• Rookie - 0 Points Jack Mcdaid (9/12/2010 8:05:00 PM)

    This is my favorite poem of all time. My favorite version of the song is by Woody Lissauer (Self Titled CD) , it is more of a soft rock version, with a captivating syncopated beat, it is one of my favorite songs of all time as well! Two other versions of this song I have heard that I like a lot are 1) by Carmina (On a Quiet Street, Live in Ireland): and even more so 2) by Fair Isle Folk (25 Most Requested Irish Ballads, Vol I) . I have heard Luke Kelly's version, and although I know it is much loved, I find his voice to be too harsh for this song which I think requires a more delicate handling, considering the lyrics convey such pain. (Report) Reply

  • Rookie - 0 Points Pamela Stewart (3/10/2010 1:10:00 PM)

    First time I heard this beautiful poem, it was being sung by one of my favorite artists, Jesse Ferguson. (Youtube him as BardofCornwall...he's amazing) . It got me thinking about the lyrics and as I read them my heart responded as only someone who has been through similar happenings could. It is also fitting that Mr. Kavanagh would be able to write such a heartfelt piece. This shows just how big of a heart he had. (Report) Reply

  • Rookie - 0 Points Jade Murphy (3/9/2010 11:43:00 AM)

    I have to say, this is my favourite poem too. Even though written by a male, and from a male perspective, i find it to be true for us women too. Particularly the last line of the second verse. I find that when i lend my heart to people, it gets used and thrown away like it is insignificant.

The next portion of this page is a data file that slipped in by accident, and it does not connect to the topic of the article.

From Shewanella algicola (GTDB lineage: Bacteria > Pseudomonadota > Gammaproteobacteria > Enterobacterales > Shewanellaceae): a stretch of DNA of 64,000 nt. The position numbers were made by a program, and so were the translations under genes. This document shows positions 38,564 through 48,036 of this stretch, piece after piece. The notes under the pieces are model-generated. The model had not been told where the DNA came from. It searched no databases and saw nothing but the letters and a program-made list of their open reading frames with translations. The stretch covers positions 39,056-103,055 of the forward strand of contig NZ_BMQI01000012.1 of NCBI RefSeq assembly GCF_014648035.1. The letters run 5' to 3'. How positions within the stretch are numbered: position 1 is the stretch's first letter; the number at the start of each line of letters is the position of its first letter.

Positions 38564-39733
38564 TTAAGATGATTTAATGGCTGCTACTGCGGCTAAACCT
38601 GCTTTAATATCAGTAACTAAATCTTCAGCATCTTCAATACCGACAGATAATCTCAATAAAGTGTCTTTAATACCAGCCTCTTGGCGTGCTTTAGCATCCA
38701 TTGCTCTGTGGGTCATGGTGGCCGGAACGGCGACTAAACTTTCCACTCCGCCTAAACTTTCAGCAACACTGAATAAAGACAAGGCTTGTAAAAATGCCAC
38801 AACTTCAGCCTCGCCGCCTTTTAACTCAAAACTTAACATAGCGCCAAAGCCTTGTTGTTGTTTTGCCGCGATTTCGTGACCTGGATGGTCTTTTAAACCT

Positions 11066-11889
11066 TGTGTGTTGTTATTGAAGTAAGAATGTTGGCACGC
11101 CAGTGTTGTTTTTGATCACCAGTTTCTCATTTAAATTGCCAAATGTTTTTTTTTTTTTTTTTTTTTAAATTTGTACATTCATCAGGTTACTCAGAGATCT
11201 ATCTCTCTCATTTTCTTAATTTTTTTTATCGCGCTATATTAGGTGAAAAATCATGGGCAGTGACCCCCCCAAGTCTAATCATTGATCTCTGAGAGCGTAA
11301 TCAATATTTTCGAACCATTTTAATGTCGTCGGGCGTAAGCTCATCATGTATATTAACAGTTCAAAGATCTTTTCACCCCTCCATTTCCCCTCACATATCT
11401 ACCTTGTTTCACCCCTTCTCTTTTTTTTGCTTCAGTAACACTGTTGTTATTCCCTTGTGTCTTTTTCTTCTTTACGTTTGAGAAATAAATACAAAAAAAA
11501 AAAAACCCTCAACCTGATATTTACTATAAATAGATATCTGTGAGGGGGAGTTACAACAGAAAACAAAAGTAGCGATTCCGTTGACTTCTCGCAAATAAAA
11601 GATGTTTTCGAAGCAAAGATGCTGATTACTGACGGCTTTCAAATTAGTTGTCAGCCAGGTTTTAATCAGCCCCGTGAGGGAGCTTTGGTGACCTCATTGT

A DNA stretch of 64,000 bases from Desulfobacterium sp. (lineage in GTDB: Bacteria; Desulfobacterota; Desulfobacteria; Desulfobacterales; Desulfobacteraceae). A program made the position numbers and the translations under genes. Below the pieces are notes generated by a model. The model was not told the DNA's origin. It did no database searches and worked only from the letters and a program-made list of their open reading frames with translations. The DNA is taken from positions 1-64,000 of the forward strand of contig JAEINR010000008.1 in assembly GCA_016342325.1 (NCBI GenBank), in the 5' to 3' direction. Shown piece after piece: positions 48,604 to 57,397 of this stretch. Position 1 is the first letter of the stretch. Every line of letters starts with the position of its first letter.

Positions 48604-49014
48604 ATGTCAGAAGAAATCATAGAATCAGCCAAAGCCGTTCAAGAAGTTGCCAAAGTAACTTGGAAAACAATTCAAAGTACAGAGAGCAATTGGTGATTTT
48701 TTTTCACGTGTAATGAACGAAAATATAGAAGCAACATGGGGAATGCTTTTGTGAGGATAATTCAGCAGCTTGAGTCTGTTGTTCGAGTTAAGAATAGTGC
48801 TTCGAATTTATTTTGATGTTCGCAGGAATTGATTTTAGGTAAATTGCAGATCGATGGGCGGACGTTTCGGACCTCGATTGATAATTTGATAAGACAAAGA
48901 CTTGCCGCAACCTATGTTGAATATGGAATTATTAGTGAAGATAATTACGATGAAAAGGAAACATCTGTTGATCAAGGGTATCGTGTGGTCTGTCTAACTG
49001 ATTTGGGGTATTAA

I loved luke kelly's version of this, sinead o connors was good, but was ruined by not having the second verse in there. Thank you Patrick Kavanagh xx (Report) Reply

  • Rookie - 0 Points Eddie Larkin (12/28/2008 7:46:00 PM)

    This is my ALL-TIME favourite poem, and also one of my favourite songs. Luke Kelly's version is the absolute best but Peter Rowan's Country and Sinead O'Connor's versions are very good too... although, disappointingly, O'Connor's is missing the second verse. Both can be found on YouTube. (Report) Reply

  • Rookie - 0 Points Michael Walsh (4/20/2008 9:53:00 PM)

    Canadian singer Loreena McKennitt does an incredible job with this poem 'On Raglan Road' in her new music CD (& DVD) 'Nights from the Alhambra' filmed on location n Spain. This dame sings like a thrush and I mean this nicely. If one buys only one CD every year, this would be it. (Report) Reply

  • Rookie - 0 Points Ian Curtis (2/20/2006 10:32:00 AM)

    Kavanagh was drinking with Luke Kelly in the Bailey in Dublin (in 66 I think) and was asked to recite a poem, Raglan Road. He did and turned to Luke and said 'I have a song for you, you should sing Raglan Road' (in Lukes own words) . And so he did (Report) Reply

  • Rookie - 0 Points Rachel Hart (3/21/2005 5:09:00 AM)

    I have information on the background to this but Frank doesn't allow emails to be sent to him and it's too long to post here. (Report) Reply

  • Rookie - 0 Points Frank Reynolds (3/11/2005 8:29:00 AM)

    i like to sing this at my local folk club. Is there any information on the provenance or background to this poem. it would be useful to know when introducing the song to the audience. (Report) Reply

Read all 15 comments »